Welcome to the Ocean Ecology Research Web Site

Ocean Ecology conducts research on ocean ecosystems and the interactions between Earth's chemical cycles and life. The laboratory also manages “ocean color” data from NASA satellite sensors. Sediment, dissolved chemicals, and marine microorganisms called phytoplankton affect the colors of sunlight reflected off the ocean, providing a way to monitor ocean ecosystems from orbit.

The staff works to ensure the accuracy of ocean-color data and make it available to users across the world. Scientists use the data to study fundamental issues such as the global distribution of phytoplankton, the storage of carbon in the ocean, and the role of the oceans in climate change. Personnel also participate in research cruises in collaboration with other researchers funded by NASA and assist NASA Headquarters in developing future earth-observing missions.

 

The Visible-Infrared Imaging Radiometer Suite (VIIRS) on the Suomi National Polar-orbiting Partnership (NPP) mission 

VIIRS has 22 spectral bands, six of which are designed for ocean color and related aerosol corrections (410, 443, 486, 551, 671, 745, and 862 nm). Since the inception of the NPP science team in 2004, the Ocean Biology Processing Group (OBPG, see the Ocean Ecology Laboratory organization chart under Ocean Ecology Overview) has been involved in the prelaunch and postlaunch sensor and algorithm evaluations and related activities.  The original mandate of the NPP science team was to evaluate the operational Environmental Data Records (EDRs) for climate research purposes.  As part of the evaluation strategy, the OBPG developed an independent processing capability that uses algorithms and methods consistent with those used by this group for other ocean color missions, e.g., SeaWiFS and MODIS.  NPP was successfully launched in the October 2011 and the OBPG has since been working to refine the postlaunch calibration (solar, lunar, and vicarious) and other algorithm and data processing methods to determine if VIIRS ocean color products  can be brought into an acceptable level of consistency with the SeaWiFS and MODIS time series.  Recently, sufficient progress was demonstrated for NASA Headquarters to approve the release of VIIRS ocean color evaluation products to the research community via the ocean color website (http://oceancolor.gsfc.nasa.gov).  The figure below shows global chlorophll-a and K(490) composites from VIIRS and MODIS as an example.  The OBPG continues to work on calibration and algorithm refinements to further improve VIIRS data quality and enhance consistency in the multi-mission ocean color data record.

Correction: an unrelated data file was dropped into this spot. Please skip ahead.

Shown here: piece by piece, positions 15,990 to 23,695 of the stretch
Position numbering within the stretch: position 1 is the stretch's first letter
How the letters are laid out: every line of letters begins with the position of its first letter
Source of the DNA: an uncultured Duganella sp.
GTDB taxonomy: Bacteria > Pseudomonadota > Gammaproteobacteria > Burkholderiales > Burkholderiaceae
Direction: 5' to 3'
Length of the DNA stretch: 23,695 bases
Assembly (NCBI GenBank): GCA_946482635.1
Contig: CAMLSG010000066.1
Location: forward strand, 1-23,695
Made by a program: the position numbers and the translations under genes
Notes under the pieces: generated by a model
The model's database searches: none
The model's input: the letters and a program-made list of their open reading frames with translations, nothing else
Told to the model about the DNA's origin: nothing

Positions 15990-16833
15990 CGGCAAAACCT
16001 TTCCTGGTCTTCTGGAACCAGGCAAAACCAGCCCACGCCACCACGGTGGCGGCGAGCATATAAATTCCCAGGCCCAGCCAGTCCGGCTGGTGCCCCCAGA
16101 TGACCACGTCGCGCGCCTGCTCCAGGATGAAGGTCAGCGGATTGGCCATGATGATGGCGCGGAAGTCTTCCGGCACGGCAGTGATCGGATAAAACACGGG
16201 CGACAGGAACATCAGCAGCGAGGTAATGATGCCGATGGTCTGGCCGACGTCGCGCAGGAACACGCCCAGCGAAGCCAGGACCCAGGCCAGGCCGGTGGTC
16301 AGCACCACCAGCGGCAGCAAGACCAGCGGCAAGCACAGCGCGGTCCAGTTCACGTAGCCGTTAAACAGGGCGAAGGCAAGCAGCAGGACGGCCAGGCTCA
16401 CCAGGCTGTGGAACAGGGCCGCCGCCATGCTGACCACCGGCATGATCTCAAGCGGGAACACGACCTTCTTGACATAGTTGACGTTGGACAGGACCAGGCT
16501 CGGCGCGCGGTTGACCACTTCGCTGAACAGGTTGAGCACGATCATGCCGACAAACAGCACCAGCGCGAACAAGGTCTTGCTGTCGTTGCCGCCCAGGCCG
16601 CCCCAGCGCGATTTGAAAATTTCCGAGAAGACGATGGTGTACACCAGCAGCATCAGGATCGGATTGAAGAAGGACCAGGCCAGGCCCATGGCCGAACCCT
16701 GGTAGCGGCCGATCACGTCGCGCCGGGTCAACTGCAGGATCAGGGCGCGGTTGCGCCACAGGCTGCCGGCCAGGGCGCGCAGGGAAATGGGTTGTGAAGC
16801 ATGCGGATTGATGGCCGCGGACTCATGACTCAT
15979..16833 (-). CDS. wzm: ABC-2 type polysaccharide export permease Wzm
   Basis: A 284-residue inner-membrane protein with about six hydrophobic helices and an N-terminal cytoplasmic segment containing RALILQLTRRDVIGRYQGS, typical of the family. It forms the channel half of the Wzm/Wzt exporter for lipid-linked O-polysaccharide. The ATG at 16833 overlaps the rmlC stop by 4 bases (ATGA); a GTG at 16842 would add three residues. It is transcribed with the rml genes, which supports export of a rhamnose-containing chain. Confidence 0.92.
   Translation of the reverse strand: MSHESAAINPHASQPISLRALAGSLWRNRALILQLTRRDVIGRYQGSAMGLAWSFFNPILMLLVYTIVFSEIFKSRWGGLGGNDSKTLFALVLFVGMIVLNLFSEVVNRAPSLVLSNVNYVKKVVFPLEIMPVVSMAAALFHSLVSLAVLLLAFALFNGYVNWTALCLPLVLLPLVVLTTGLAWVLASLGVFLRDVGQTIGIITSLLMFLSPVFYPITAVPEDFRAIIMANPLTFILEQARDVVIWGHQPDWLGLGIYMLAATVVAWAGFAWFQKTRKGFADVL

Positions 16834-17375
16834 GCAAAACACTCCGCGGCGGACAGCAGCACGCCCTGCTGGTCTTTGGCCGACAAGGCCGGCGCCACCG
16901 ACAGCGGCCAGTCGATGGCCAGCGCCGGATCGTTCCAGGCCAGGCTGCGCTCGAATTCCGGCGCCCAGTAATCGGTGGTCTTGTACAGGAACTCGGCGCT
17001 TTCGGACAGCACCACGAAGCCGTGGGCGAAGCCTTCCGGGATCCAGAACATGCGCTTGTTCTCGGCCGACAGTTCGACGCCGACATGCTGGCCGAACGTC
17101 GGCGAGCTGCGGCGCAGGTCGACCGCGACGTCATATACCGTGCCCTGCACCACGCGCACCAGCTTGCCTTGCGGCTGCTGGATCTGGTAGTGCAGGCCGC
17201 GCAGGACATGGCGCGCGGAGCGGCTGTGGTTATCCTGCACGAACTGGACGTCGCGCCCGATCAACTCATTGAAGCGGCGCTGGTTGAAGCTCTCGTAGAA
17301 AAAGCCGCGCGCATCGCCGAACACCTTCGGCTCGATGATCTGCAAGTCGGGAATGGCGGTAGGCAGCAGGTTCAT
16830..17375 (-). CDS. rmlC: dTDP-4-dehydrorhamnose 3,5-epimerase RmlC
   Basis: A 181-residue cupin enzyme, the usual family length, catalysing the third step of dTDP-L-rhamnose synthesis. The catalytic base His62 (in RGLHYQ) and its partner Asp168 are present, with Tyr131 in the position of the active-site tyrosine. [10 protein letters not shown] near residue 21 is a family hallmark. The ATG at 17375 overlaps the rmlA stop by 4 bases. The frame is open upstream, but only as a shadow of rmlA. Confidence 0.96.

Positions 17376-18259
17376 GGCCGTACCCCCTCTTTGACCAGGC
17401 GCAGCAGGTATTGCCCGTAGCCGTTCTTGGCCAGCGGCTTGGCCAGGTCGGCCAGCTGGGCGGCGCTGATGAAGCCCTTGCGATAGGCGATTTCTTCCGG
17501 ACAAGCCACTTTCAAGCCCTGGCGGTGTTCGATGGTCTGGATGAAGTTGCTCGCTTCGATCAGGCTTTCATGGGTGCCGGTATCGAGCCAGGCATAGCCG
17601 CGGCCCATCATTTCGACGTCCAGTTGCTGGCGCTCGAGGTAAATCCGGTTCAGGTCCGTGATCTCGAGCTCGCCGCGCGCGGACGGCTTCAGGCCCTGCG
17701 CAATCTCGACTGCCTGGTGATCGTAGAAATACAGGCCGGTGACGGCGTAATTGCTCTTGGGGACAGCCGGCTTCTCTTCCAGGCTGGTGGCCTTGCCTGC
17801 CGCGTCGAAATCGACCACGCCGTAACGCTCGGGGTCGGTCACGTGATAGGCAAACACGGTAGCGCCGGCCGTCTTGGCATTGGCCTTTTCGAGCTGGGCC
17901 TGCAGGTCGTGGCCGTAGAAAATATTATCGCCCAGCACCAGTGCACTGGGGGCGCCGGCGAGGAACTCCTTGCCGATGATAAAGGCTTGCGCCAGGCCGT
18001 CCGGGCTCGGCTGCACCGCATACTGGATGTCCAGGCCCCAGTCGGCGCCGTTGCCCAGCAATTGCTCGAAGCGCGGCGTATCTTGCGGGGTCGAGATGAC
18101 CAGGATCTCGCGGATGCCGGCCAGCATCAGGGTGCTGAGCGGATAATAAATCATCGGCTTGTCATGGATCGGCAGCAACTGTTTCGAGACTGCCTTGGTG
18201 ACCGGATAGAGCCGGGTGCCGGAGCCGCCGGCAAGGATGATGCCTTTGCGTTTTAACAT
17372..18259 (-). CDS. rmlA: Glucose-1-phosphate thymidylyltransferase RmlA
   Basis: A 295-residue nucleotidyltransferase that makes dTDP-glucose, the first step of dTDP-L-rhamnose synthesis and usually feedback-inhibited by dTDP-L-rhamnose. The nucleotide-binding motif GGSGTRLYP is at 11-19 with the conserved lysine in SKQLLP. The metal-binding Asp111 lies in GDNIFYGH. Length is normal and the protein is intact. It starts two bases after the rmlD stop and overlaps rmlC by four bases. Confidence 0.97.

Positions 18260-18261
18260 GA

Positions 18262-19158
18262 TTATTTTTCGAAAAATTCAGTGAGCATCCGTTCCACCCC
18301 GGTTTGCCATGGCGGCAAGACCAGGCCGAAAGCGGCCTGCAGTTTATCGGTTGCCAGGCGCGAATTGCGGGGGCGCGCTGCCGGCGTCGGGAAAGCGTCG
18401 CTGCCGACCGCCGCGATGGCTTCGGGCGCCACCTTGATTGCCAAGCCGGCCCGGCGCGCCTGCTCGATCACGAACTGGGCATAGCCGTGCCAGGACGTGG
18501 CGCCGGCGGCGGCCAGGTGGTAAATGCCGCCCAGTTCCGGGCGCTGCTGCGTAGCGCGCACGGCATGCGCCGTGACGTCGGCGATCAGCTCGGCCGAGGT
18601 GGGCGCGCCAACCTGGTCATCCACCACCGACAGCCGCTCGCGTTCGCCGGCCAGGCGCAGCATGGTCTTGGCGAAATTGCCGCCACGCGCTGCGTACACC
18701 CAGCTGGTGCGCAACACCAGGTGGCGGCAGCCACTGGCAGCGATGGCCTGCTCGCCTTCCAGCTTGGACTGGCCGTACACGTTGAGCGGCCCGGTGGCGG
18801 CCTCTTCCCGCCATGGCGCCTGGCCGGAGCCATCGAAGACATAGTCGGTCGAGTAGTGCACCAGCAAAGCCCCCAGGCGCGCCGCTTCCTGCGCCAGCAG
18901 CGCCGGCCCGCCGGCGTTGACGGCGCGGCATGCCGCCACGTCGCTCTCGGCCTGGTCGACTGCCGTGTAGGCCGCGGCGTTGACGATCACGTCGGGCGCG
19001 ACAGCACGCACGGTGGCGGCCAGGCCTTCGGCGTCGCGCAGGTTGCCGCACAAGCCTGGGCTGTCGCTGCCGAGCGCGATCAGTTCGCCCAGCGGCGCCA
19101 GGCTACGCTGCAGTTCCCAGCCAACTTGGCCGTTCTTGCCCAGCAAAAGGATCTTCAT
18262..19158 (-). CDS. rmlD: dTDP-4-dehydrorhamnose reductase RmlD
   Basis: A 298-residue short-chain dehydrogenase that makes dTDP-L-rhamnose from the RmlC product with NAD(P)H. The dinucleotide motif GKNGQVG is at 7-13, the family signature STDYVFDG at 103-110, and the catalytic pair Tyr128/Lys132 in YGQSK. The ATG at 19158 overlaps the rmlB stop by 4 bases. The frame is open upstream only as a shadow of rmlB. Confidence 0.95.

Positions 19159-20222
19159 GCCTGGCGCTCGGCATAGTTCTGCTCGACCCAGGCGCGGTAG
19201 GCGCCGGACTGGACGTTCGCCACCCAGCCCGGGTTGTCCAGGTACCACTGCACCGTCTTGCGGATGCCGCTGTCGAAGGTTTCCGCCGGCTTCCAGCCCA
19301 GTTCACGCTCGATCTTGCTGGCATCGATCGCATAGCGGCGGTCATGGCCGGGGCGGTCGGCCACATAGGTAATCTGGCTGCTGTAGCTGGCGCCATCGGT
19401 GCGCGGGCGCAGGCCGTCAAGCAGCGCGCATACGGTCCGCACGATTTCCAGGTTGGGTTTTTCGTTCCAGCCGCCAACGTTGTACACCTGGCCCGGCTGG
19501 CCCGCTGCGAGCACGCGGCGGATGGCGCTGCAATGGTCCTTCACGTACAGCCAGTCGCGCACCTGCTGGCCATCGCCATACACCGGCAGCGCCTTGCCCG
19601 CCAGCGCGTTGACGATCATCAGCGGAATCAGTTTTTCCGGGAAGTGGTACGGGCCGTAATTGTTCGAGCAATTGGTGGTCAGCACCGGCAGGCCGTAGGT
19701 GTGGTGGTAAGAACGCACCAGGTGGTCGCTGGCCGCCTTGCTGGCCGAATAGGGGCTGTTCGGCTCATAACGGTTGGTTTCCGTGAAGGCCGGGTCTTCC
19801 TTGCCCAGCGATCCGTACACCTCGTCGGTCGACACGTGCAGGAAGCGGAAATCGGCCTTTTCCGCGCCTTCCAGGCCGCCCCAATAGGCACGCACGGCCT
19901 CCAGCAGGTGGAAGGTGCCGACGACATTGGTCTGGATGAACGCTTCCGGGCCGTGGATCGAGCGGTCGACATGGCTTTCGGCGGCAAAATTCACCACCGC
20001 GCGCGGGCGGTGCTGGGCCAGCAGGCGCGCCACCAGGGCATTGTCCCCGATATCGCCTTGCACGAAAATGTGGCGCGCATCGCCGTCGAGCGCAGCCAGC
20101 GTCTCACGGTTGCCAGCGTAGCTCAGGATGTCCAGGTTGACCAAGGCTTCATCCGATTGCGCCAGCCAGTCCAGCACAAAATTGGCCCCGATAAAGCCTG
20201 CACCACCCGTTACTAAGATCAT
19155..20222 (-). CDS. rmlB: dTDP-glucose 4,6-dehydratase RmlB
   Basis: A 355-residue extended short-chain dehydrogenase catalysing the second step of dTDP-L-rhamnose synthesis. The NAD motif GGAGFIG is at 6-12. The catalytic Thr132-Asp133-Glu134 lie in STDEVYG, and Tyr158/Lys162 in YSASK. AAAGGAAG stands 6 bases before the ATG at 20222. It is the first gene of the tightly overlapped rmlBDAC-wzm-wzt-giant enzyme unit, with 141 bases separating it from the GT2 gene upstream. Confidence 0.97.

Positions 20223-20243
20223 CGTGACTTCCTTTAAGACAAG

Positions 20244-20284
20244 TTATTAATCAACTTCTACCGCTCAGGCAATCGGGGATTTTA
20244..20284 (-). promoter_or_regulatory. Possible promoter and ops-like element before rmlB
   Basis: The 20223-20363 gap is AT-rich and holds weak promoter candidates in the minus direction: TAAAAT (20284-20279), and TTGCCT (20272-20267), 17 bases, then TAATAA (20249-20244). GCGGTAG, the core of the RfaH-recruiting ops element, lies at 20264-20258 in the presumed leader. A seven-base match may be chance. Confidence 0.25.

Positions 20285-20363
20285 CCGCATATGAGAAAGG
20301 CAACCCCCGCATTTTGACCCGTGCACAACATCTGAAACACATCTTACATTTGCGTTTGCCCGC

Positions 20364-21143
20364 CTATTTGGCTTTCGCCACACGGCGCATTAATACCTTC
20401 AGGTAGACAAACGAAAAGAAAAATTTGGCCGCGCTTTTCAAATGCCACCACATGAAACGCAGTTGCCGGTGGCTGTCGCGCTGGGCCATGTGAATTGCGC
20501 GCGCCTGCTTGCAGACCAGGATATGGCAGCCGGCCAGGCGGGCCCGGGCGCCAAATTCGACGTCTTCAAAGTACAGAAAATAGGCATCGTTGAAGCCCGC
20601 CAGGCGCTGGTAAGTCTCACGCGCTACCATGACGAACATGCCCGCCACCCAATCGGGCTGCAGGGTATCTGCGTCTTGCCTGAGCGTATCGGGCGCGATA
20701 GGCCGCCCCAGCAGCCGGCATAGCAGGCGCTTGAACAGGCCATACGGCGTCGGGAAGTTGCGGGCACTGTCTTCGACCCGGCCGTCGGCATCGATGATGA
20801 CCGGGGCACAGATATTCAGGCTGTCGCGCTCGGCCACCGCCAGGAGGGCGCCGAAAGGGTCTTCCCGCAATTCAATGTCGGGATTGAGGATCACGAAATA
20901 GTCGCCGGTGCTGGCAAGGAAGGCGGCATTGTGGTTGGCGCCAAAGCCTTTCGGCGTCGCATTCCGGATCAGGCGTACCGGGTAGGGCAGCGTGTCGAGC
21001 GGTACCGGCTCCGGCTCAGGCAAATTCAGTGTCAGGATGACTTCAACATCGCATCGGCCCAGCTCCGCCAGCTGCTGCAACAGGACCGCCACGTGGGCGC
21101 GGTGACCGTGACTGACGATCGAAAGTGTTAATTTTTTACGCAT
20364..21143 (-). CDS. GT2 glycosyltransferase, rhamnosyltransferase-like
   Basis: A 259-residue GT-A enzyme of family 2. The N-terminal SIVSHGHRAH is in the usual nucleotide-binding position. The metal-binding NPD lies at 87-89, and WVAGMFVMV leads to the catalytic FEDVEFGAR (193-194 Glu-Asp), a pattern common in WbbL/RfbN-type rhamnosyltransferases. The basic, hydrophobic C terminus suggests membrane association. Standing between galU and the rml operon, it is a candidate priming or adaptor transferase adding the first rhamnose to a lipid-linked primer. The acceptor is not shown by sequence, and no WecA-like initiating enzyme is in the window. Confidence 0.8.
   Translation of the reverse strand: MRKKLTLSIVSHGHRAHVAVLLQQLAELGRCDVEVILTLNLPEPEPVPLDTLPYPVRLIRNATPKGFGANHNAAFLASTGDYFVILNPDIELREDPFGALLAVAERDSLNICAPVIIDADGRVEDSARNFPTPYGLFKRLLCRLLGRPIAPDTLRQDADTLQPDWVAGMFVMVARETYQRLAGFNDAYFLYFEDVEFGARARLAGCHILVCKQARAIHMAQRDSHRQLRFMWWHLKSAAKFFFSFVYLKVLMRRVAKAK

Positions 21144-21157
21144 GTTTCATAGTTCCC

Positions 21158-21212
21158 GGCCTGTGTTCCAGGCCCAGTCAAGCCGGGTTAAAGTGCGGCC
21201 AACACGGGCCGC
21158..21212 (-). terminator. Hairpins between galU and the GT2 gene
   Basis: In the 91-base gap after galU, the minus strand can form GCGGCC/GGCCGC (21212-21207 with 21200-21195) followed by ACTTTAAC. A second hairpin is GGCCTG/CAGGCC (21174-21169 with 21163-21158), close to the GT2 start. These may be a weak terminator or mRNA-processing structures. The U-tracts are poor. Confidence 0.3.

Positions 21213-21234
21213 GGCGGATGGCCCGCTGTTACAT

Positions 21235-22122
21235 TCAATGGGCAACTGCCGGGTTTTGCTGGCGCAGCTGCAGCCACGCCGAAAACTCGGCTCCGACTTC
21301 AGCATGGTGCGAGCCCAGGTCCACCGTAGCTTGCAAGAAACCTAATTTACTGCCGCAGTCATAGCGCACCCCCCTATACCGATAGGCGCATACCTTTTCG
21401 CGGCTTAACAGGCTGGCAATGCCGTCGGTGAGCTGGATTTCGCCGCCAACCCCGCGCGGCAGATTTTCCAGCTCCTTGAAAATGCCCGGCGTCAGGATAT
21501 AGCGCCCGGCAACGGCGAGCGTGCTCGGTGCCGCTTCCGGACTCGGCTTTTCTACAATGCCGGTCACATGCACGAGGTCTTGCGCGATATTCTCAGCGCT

Ocean Ecology Research News

  • Cruising the Chesapeake for Water and Air Quality

    A NASA-led team of scientists took to the Chesapeake Bay this summer to study a diverse yet close-to-home ecosystem in a field campaign that will help the agency determine how to study ocean health and air quality in coastal regions from space.
  • Team Participation at Calibration Training

    two Ocean Ecology staff members participated in a NASA-sponsored summer course conducted at the University of Maine's Ira C. Darling Marine Center.

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General inquiries about the scientific programs at NASA's Goddard Space Flight Center may be directed to the Center Public Affairs office at 1.301.286.8955
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